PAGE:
Follow TV Tropes
Okay, lets get the one thing about this show that I really don't like off my chest. The animation sucks, but it doesn't suck so bad that it's obviously meant to be part of the joke. This isn't Stylistic Suck like South Park, it's just the sort of Flash-style animation that we've come to associate with cheap, zero-effort shows. The only exception to this are the Mushroom Samba sequences, which is where the animation usually jumps up a few notches.
That's pretty much the only negative thing I can say about the show. It's brilliant, and it deserves far better animation than it's currently getting.
On the surface it seems like another dumb "adult" cartoon in the same mould as Family Guy featuring a main character that looks rather like that tired old rubber horse mask internet meme moaning about his First World Problems and being generally shitty to his friends. It takes a few episodes to realise that this show is very very different from those for one very important reason: All those terrible actions that characters like Peter Griffon indulge in? Here, they have very real consequences. It might take several episodes or even seasons for those consequences to become apparent, but they will come out in the end. Forget Status Quo Is God here, there is nothing that stays the same for long here. Because of this we can see that many of the characters are the architects of their own misery, because the shitty things they do always come back to haunt them sooner or later.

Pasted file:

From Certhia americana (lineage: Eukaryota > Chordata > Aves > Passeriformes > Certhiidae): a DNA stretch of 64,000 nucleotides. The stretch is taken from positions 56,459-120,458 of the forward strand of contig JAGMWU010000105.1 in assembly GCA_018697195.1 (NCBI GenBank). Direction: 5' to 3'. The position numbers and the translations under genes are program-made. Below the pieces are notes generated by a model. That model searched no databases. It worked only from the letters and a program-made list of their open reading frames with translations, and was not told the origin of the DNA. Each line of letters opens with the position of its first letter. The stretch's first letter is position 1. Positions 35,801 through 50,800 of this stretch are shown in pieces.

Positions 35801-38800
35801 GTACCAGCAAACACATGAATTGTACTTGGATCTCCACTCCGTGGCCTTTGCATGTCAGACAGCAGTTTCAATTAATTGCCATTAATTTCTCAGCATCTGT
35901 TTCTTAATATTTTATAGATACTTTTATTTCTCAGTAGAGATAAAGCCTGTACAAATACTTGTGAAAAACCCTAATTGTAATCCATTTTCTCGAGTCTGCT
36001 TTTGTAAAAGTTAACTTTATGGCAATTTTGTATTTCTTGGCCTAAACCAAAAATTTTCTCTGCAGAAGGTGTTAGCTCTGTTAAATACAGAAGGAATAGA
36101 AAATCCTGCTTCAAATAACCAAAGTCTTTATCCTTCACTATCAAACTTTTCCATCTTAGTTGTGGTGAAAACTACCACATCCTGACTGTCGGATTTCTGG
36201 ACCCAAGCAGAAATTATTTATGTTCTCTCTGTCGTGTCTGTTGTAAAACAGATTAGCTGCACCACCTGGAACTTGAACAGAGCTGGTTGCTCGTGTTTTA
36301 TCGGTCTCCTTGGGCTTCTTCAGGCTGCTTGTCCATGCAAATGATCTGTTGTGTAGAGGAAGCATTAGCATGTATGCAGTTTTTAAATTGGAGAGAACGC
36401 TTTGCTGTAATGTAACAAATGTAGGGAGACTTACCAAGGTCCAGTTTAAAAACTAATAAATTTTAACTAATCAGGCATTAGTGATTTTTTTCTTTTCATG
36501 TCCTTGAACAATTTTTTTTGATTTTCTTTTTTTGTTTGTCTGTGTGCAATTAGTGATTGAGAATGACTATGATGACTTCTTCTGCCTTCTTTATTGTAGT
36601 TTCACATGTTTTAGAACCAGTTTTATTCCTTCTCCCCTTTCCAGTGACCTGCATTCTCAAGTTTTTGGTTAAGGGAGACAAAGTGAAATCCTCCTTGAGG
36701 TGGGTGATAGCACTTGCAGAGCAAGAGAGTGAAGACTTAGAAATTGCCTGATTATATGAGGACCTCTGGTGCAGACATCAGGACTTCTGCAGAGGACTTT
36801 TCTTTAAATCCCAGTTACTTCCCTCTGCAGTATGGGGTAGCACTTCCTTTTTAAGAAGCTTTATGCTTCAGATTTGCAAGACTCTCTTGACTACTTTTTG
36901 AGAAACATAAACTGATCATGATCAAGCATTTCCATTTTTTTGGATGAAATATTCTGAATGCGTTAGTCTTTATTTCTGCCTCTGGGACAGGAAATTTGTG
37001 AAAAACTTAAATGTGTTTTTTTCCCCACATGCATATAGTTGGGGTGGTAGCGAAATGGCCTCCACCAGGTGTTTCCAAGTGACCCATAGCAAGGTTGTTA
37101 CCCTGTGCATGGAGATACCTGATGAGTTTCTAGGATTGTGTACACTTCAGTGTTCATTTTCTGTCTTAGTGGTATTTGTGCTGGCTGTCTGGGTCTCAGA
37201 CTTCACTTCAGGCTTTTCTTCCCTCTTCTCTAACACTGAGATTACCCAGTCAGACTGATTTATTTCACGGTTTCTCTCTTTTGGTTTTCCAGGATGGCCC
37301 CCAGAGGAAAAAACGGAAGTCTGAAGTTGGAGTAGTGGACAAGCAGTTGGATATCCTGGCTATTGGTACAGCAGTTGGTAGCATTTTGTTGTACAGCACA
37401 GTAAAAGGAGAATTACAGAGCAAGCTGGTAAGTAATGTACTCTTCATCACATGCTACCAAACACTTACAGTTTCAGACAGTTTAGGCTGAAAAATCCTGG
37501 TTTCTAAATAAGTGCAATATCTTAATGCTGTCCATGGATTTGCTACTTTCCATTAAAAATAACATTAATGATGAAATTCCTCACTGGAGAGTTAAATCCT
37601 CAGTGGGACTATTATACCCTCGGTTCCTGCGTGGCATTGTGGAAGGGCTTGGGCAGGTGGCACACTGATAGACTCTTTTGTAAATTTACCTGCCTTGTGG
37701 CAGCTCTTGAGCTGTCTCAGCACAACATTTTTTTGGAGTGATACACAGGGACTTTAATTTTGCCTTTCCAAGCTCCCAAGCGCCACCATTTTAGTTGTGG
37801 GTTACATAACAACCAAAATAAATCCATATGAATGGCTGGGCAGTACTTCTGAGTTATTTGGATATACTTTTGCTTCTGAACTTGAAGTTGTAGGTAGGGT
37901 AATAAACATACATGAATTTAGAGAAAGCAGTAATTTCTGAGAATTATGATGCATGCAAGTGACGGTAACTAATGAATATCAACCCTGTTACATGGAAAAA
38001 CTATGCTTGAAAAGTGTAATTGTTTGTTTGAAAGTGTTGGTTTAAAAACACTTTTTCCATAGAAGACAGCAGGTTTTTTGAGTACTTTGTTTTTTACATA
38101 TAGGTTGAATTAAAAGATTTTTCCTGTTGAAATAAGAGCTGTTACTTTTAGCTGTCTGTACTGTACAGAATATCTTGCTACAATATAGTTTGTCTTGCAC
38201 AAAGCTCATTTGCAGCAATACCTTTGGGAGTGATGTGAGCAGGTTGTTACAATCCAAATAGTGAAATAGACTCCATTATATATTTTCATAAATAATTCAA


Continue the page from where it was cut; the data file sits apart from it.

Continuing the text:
Another thing that sets this show aside from the ones it superficially resembles is that its characters are layered and complex, not just archetypes. The horse guy feels far more real and deep than many flesh-and-blood characters.
There are a few episodes that miss the mark, most notable amongst them is the literal Fish Out Of Water, but even though I don't like it I can at least say it failed because the crew working on the show were brave enough to attempt something very different. I can at least appreciate the effort of a brave failure.
This is a must-watch if you have Netflix. The first episodes are pretty funny if a little generic, but its when the consequences start to kick in that you will really start to understand what this show is really about.